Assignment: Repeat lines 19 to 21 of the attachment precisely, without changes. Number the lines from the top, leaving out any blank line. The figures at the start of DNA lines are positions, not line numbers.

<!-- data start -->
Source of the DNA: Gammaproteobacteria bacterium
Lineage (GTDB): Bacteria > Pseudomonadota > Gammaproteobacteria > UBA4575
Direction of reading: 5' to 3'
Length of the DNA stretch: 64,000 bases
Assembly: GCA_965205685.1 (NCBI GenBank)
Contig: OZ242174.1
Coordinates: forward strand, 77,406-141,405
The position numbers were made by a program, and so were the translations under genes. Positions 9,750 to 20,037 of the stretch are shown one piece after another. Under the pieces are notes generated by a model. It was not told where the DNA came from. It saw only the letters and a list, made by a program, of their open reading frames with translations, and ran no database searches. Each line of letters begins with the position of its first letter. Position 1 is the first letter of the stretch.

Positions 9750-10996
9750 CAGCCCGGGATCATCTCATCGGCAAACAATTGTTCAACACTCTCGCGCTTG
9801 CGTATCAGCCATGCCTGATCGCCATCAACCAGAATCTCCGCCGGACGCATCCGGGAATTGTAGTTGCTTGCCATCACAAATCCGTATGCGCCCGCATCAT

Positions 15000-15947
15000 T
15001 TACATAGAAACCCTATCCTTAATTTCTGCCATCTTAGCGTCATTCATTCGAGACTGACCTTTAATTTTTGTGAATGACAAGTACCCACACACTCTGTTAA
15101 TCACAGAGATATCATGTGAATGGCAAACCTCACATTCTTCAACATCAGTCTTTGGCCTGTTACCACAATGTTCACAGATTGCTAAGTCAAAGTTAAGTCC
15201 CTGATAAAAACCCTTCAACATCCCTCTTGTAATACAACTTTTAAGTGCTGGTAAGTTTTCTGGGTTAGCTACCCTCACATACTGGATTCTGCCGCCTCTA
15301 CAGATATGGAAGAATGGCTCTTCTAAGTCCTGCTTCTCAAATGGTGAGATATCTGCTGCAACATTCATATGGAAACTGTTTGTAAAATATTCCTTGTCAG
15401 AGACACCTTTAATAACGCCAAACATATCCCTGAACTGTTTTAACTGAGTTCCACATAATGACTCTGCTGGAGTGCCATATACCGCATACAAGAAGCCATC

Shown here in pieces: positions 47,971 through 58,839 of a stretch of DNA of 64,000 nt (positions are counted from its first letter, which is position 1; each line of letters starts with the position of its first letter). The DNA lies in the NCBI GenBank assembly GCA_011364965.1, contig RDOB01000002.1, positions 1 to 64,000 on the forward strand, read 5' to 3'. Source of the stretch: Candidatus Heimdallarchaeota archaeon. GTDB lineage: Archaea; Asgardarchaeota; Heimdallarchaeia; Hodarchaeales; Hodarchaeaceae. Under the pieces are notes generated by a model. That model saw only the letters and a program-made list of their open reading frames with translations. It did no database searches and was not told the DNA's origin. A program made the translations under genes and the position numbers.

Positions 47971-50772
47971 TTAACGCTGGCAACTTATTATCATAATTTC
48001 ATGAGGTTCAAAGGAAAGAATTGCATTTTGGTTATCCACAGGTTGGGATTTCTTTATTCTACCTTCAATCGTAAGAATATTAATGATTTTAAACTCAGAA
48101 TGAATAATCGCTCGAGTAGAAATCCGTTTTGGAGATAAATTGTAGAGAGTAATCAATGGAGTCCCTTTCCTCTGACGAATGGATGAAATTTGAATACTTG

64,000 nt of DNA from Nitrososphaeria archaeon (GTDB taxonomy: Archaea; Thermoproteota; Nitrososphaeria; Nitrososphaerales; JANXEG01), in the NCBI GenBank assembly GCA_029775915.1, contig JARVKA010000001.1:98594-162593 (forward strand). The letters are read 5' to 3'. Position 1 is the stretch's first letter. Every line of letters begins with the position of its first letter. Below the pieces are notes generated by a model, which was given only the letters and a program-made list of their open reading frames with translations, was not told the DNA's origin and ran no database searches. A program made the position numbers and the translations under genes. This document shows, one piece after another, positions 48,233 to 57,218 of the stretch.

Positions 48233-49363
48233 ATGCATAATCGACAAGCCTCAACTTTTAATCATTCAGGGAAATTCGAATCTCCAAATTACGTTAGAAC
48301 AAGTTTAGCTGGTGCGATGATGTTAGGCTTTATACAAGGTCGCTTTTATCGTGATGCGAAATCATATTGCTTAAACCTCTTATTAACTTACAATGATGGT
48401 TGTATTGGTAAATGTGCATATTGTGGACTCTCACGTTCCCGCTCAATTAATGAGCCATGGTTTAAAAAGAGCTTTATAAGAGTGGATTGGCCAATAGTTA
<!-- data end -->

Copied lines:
Shown here in pieces: positions 47,971 through 58,839 of a stretch of DNA of 64,000 nt (positions are counted from its first letter, which is position 1; each line of letters starts with the position of its first letter). The DNA lies in the NCBI GenBank assembly GCA_011364965.1, contig RDOB01000002.1, positions 1 to 64,000 on the forward strand, read 5' to 3'. Source of the stretch: Candidatus Heimdallarchaeota archaeon. GTDB lineage: Archaea; Asgardarchaeota; Heimdallarchaeia; Hodarchaeales; Hodarchaeaceae. Under the pieces are notes generated by a model. That model saw only the letters and a program-made list of their open reading frames with translations. It did no database searches and was not told the DNA's origin. A program made the translations under genes and the position numbers.

Positions 47971-50772
47971 TTAACGCTGGCAACTTATTATCATAATTTC